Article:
The papers in this collection were probably kept by Fred Ingalls the Kligrapp (or secretary) of the Maine, New York, chapter. Ingalls (1892-1969) worked as a machinist for the IBM Corporation in Maine, New York. The papers directly related to Klan No. 13 in Maine, New York are largely financial and include a mostly empty cash book, a receipt for the chapter's Klan Seal, a bond, and a partially completed Kligrapp's Quarterly Report. There are also membership applications (one blank and one completed), a blank petition form, and a transfer form (completed).
The collection also contains a few Pro-Klan publications including a brochure ("Ku Klux Klan Exposed by a Klansman"), manuscript ("Tolerance," almost certainly a response to a Chicago-based magazine Tolerance issued by the National Unity League, which published Klan membership lists), and publications ("Ideals of the Ku Klux Klan" and "Outline of Principles and Teachings," by the Women of the Ku Klux Klan, Incorporated).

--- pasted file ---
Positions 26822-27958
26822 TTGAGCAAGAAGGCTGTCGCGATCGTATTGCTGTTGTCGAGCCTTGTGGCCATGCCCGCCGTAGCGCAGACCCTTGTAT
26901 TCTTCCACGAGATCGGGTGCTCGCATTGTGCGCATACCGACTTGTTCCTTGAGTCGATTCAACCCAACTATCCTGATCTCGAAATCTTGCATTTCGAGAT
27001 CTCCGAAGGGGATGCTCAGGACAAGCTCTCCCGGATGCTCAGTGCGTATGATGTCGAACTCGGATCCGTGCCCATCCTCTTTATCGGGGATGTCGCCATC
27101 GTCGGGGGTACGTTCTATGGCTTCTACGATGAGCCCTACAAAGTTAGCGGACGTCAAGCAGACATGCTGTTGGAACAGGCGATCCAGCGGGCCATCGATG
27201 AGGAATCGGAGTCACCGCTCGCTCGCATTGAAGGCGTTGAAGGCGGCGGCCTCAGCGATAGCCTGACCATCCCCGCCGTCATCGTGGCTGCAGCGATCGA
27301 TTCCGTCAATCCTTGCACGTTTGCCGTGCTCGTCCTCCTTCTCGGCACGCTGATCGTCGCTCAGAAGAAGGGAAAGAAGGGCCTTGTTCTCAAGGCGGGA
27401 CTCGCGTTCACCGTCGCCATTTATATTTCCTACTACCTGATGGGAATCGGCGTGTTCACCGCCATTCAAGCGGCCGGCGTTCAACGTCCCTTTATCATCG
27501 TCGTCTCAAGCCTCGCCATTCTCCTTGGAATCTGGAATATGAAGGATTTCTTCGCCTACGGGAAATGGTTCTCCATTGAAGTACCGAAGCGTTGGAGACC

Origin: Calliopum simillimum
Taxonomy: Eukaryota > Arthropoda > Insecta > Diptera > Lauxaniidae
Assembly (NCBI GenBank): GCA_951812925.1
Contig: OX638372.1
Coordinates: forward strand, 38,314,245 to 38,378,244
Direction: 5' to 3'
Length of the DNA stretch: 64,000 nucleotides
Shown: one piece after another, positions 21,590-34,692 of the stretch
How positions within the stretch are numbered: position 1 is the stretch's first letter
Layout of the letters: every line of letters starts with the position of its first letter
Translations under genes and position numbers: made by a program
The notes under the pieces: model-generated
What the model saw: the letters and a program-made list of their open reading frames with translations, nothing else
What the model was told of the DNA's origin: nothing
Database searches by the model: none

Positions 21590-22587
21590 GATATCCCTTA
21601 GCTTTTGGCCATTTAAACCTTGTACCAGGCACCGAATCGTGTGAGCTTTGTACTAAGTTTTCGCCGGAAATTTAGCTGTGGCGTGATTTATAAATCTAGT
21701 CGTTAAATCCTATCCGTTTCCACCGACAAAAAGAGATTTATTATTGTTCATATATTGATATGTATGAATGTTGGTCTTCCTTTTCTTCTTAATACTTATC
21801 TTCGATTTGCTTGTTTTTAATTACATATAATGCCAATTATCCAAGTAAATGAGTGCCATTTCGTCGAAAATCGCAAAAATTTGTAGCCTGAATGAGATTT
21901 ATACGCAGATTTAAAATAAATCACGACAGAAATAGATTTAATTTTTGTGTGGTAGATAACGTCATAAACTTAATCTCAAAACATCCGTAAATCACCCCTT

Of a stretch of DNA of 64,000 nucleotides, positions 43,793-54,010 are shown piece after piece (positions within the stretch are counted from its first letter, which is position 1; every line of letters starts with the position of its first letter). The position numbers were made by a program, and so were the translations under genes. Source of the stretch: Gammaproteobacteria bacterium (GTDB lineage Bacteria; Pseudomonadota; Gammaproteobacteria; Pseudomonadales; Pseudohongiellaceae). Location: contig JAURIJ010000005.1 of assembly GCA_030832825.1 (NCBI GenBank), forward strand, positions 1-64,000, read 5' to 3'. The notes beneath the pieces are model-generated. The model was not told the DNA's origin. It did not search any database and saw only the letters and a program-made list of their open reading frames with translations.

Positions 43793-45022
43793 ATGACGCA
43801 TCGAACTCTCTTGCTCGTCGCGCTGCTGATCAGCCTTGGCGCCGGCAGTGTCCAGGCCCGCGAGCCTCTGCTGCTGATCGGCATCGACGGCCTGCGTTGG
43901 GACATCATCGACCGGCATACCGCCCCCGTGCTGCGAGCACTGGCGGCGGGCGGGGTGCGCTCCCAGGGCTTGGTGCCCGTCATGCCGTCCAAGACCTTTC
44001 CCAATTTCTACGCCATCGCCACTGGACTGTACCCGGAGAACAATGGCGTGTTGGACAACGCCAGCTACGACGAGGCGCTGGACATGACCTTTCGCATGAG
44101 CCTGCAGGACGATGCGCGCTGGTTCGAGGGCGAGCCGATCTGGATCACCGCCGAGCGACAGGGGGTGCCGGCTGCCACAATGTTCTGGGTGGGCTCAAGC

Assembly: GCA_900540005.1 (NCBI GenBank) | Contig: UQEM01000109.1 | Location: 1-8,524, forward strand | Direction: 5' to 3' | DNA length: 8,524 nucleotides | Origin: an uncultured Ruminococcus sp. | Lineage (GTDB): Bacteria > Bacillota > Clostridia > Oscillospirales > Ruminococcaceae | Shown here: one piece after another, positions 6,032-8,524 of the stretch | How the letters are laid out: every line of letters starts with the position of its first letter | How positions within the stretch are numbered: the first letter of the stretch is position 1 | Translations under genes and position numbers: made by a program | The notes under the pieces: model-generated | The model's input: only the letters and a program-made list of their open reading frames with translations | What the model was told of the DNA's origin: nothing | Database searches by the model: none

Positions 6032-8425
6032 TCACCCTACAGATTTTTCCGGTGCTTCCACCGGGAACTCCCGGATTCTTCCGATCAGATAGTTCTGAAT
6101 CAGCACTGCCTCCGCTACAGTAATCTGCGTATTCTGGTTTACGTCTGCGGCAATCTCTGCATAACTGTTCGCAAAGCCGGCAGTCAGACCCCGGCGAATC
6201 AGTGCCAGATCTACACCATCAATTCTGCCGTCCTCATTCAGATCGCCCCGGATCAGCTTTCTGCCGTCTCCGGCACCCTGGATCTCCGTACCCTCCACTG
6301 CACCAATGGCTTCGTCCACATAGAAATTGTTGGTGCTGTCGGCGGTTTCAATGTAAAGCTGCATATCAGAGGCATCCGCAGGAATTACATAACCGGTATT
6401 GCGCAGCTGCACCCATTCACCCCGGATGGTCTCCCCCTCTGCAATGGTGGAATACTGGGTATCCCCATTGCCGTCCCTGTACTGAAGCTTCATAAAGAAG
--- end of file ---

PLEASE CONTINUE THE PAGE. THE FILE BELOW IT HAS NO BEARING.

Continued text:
Sold by Book Mark, 2017.
- Secret societies
- Race relations
- Ethnic relations
- White supremacy movements -- Religious aspects
- White supremacy movements
- University of Pennsylvania: Kislak Center for Special Collections, Rare Books and Manuscripts
- Finding Aid Date
- 2017 December 6
- Access Restrictions
This collection is open for research use.
- Use Restrictions
Copyright restrictions may exist. For most library holdings, the Trustees of the University of Pennsylvania do not hold copyright. It is the responsibility of the requester to seek permission from the holder of the copyright to reproduce material from the Kislak Center for Special Collections, Rare Books and Manuscripts.